Posts Tagged ‘song’
The Water Festival 2008 – or Bon Om Tuk, as it’s called in Khmer – concluded on Thursday night with boat races and spectacular fireworks.
According to the Lonely Planet travel guide, “up to two million people flood the capital for fun and frolics” during the festival. Great. And I missed it.
Workers were dismantling huge light displays that had been mounted on boats. Kind of like Las Vegas on water.
These displays had praised the beauties of Cambodia in millions of colored lights.
Water Festival is like carnival in Cambodia
The weekend edition of The Cambodia Daily this morning was full of stories about the festival.
One thing that struck me is that there seem to be many similarities between how people in Cambodia celebrate the Water Festival and how the people of my hometown Cologne celebrate carnival every year.
For one, there are special songs composed for both festivals. And it seems that people in both towns love to sing those songs.
The Cambodia Daily writes that this year’s favorite songs included one called Kromom Om Touk. For all of those (like me) who aren’t fluid in Khmer, that roughly translates to “Unmarried Ladies’ Racing Boat”.
The lyrics go
All the racers in my boat are unmarried ladies. We’re skillful at racing. We don’t lose any power. The fastest boat is the unmarried ladies’ racing boat. Our boat is wonderful, and many men come to ask us to be their girlfriends. Nowadays, unmarried ladies are as good as men, race like flying, and are also pretty. Thank you for asking me to be your girlfriend. After I win, I will go with you for a walk.
Now going for a walk is about as risqué as you can get in a song sung in public here…
The rest of the lyrics sound a little dry, but I guess they lose through translation.
Anyway, the song reminded me of one of the most popular carnival songs in Cologne: “Mir sin Kölsche Mädcher”, which also praises the strengths of the local women.
And if you just read the translated lyrics to that German song, you’d probably also wonder about the IQ of the people of Cologne…
Singing in the face of terror
In Cambodia, the horrors of the Khmer Rouge past are never far away. And this is also true in the realm of the Water Festival songs.
During the reign of Pol Pot and the Khmer Rouge, some of the most prominent composers and singers of Water Festival songs lost their lives.
Singing satirical songs apparently didn’t rank high on the Khmer Rouge’s list. And it didn’t take much in those days to get killed…
“But now, there is a new generation, and they make good songs, too,” the Cambodia Daily quotes 26-year-old Kea Khunny.
Deaf Husband, Crippled Wife
But it turns out that the song doesn’t have anything to do with the torture and terror of the Pol Pot regime.
Instead, it’s a husband and wife complaining about typical misunderstandings in a marriage. And the lyrics show that Cambodia is still a very rural society:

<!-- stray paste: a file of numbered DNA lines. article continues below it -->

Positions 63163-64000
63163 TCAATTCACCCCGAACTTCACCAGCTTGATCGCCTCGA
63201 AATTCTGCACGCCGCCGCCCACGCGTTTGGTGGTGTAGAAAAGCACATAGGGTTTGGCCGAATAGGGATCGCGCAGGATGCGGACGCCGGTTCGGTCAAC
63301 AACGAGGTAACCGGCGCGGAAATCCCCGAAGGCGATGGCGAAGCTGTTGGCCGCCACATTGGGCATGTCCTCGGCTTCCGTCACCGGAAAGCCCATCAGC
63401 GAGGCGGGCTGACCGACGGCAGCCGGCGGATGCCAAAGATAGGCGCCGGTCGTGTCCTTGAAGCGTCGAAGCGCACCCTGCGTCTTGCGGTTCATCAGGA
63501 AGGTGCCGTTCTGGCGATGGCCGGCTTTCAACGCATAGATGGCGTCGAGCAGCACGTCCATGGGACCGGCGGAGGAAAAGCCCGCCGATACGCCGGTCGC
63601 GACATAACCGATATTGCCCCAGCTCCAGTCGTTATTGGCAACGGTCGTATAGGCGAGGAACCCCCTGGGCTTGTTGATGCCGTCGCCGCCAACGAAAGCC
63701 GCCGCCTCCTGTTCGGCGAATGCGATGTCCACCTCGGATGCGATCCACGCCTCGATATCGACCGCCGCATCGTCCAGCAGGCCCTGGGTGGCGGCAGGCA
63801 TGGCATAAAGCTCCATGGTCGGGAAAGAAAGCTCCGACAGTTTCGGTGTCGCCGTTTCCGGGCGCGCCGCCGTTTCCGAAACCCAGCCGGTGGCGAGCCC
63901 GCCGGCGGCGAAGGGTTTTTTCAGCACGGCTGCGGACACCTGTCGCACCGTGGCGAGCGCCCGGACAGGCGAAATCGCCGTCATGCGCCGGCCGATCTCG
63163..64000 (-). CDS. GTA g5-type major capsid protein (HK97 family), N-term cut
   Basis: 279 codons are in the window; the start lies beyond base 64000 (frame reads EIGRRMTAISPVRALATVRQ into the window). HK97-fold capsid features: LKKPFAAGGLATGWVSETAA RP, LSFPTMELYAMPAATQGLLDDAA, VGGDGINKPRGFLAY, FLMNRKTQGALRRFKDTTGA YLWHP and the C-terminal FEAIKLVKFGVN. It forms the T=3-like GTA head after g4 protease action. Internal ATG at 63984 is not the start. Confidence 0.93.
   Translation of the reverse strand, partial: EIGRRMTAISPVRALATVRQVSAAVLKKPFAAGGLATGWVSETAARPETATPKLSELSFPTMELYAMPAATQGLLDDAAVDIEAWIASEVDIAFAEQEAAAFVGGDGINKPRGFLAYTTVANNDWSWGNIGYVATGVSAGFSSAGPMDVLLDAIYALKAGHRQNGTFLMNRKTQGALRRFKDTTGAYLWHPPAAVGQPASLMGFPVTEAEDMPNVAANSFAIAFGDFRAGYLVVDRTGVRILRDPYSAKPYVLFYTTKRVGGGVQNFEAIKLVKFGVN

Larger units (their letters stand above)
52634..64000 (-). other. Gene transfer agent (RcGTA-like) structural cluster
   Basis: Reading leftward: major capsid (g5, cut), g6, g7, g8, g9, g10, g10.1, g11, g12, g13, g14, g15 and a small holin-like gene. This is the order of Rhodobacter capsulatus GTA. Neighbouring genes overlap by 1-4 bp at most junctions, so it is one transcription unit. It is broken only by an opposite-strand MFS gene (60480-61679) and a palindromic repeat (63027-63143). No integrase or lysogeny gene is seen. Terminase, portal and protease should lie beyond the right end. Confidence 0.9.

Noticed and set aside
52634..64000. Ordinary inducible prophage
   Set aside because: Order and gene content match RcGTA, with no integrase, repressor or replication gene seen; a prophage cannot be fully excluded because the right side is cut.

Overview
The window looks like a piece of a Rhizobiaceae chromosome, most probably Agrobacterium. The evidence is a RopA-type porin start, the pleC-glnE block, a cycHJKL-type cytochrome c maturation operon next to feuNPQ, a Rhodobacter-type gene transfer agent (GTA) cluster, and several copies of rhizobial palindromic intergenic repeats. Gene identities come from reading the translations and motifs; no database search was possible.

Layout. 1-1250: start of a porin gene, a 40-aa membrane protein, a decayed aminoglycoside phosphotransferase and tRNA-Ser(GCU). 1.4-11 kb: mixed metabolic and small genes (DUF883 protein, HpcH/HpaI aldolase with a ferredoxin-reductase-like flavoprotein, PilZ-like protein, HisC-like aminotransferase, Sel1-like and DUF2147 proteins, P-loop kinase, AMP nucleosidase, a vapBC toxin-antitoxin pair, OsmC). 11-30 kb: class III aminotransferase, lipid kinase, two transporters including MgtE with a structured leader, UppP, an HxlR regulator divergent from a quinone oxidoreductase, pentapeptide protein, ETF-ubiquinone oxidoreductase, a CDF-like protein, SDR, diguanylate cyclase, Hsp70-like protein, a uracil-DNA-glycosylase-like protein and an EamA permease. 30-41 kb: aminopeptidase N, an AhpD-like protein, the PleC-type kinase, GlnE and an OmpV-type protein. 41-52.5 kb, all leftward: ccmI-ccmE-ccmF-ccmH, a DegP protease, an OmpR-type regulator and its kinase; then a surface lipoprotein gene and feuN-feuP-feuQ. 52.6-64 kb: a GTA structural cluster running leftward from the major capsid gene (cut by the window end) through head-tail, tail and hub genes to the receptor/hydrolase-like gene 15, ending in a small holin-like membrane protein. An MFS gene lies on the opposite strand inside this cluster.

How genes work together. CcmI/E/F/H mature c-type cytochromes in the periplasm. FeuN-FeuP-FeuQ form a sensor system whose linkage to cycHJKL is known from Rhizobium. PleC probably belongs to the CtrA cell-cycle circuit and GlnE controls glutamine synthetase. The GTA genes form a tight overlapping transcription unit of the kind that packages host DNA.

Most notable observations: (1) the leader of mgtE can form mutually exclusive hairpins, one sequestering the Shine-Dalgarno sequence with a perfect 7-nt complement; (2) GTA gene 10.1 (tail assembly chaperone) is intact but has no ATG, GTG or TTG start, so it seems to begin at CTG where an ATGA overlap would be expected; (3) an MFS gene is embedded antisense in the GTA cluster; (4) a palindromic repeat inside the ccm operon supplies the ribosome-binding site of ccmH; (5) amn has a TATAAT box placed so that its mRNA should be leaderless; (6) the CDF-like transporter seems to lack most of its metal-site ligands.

I ask him to tiel up the cow, but he goes and ties up the buffalo. I ask him to fish, but he goes and catches chickens. – I bring her to my parents’ house, and she sticks her bow-leg out and my father trips on it. – I ask him to take me to the Water Festival, but he thinks I want to go to bed”
But then the chorus strikes a conciliatory note, hits the listeners with a moral message – and shows that the song is firmly rooted in our time:
Even though both of us are like this, we are an honest couple. We have a baby every year, and we don’t have to worry about AIDS. This is our destiny, so we accept it.
My friend Sandro is a flight attendant. In his blog, he recently wrote about flying to Bangkok with a pilot who is about to retire.
This flight was going to be one of the last ones for the pilot.
When they arrived in Bangkok, the pilot invited the whole crew out to dinner.
And to thank him, they sang a song for him after their meal: Leaving on a Jet Plane by John Denver.
The next morning, they sang it again for him – I guess as a double thank you and farewell.
According to Sandro, singing this song for crewmembers who are retiring, quitting or leaving the company is a tradition among airline personnel.
I didn’t know that and thougth it was kind of touching.
In addition, the idea of the whole happy cabin crew singing just made me smile.
Wouldn’t it be hilarious if the flight attendants also sang on the plane during their emergency-exit-oxygen-mask-routine? I mean, what would lend itself better to a musical number than this cabin-crew-choreography before every flight?
That has no style whatsoever! I paid for the live show!
More music on airplanes
Speaking of song-and-dance routines and music in general on airplanes: a few years ago, I was on a flight to Spain. It was a pretty rough flight and as soon as our plane touched down, the crew played some soothing music over the cabin sound system.
The first song the passengers heard was Time to say good-bye by Sarah Brightman and Andrea Bocelli.
When that was over, the next song was Who wants to live forever by Freddy Mercury and Queen.
I always wondered if they’d played those songs in reverse order during the flight in case those turbulences had gotten worse…